Steve Jones: BBC work from Woman's Hour to the Reith Lectures

Steve Jones tells the story of the origins and development of his career as a broadcaster and writer, from the 1980s.

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Out of the blue came a message from the BBC to UCL: was there anybody who could come down and talk about snails on Woman’s Hour?  So they picked on me and I went down and there was this fairly grand woman who said, “Oh, oh, Dr Jones, I gather you know about snails," she said,  “I have a question - a scientific question I want to ask you."  I said, “Yes?"  She said, “These animals are absolutely noshing my hostas, what should I do?"  And I thought, what?  And this was live, you know.  [laughs]  I um-ed and aw-ed and I said, “Well, I don’t know about that stuff.  This is gardening, not my game." And I thought, well they’ll never ask me back again.  But they asked me back again and again and I did have hundreds and hundreds of little pieces for them.  And I - through the good auspices of Deborah Cohen, who then became Head of Radio Science, who’s an extremely capable broadcaster, still there - we set up a thing called 'Blue Skies' which I thought would last for six programmes.  It lasted for forty or fifty, and it was on Radio 3 and it was an arts/science type thing and was utterly obscure.  Usually went out on a Saturday night on Radio 3 during the concert interval in the evening; as far as I was aware, there was nobody listening to it.  But it was really good fun to do, because every one was a mix of a scientific theme and an artistic theme and I really enjoyed doing it.  For example, we did one particularly good one early on - it was about time and it was about time in the novel, time in music, time expansion and dilation in physics, measuring time.  And it just all fitted together.  That particular one introduced me to AS Byatt who I then became really quite friendly with.  And a lot of her books had quite a lot of scientists in them as characters, and she has a book with a lot of snail genetics in it which came from my discussions with her.  And I think the BBC in its own odd way rather liked it, and out of the blue, in about 1990 - completely out of the blue - I was invited to give the Reith Lectures.  And I gave them on a topic called 'The Language of the Genes'.  And they were a triumph, not because they were particularly good lectures, although I put a lot of effort into them, but because 1991 was the year when the public was just becoming aware what was happening in genetics.  And the BBC had lots and lots and lots of queries about them from the word go.  And they then produced a Roneo’d version of the scripts - and they literally were Roneo’d, showing the period when this was done - which they sold at some large sum, twelve pounds or so for each, probably forty or fifty pages of script.  And they sold 15,000 of them to people out there who really wanted to learn this, to hear about this stuff.  So they made 180,000 quid having paid me 10,000 quid.  [laughs] But they did pay me a bit more.  But then I thought, bloody hell, and then I was immediately approached by publishers who said do you want to make a book out of this?  And I said yeah, and that was The Language of the Genes, which really sold like hot cakes.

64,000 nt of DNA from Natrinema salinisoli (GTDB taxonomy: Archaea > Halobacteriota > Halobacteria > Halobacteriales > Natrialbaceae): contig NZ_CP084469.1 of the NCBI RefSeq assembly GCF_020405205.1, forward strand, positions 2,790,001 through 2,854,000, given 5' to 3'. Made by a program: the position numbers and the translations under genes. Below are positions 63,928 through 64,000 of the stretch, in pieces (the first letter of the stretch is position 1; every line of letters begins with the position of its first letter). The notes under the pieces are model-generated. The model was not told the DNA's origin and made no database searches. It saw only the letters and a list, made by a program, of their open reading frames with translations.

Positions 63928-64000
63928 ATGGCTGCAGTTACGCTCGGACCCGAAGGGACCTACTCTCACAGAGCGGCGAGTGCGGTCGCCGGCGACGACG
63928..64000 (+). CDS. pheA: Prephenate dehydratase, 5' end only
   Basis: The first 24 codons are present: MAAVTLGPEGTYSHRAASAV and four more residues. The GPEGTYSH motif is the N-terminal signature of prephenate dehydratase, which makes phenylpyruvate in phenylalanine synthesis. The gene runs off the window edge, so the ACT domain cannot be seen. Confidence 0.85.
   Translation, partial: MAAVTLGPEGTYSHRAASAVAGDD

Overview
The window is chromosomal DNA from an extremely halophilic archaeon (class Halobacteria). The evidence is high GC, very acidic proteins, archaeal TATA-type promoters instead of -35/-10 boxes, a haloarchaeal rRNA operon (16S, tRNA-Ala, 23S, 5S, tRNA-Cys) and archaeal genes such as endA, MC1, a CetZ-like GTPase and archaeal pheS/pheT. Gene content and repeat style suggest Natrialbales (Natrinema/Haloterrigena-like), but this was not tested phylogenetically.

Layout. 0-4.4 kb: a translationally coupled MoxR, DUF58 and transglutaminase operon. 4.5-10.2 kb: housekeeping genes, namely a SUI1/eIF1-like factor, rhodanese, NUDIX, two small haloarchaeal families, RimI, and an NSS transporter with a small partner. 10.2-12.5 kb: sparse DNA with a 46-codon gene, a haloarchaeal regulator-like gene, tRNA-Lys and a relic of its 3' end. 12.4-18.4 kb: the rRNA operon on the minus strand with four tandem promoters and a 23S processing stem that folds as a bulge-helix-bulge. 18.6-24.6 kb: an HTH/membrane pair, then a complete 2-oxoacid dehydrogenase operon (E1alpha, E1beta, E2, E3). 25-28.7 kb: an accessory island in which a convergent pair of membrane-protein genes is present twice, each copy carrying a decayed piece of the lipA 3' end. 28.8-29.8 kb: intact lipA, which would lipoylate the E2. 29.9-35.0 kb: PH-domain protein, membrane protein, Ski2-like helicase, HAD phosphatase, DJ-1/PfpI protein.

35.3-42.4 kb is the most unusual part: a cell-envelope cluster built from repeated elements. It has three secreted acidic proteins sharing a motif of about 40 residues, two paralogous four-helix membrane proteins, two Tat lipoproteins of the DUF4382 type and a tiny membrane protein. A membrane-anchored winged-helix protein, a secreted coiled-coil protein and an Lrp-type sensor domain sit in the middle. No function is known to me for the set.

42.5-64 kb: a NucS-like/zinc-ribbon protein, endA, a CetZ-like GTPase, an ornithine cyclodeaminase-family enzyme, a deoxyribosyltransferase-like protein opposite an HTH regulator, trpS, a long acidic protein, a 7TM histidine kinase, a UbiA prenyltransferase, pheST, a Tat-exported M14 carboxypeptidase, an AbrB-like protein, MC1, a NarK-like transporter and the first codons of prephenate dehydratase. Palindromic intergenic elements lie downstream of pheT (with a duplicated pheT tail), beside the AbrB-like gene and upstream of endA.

• Interviewee Steve Jones
  • Duration 00:03:25
  • Copyright British Library Board
  • Interviewer Paul Merchant
  • Date of interview 10/15/2015
  • Shelfmark C1672/12
  • Keywords

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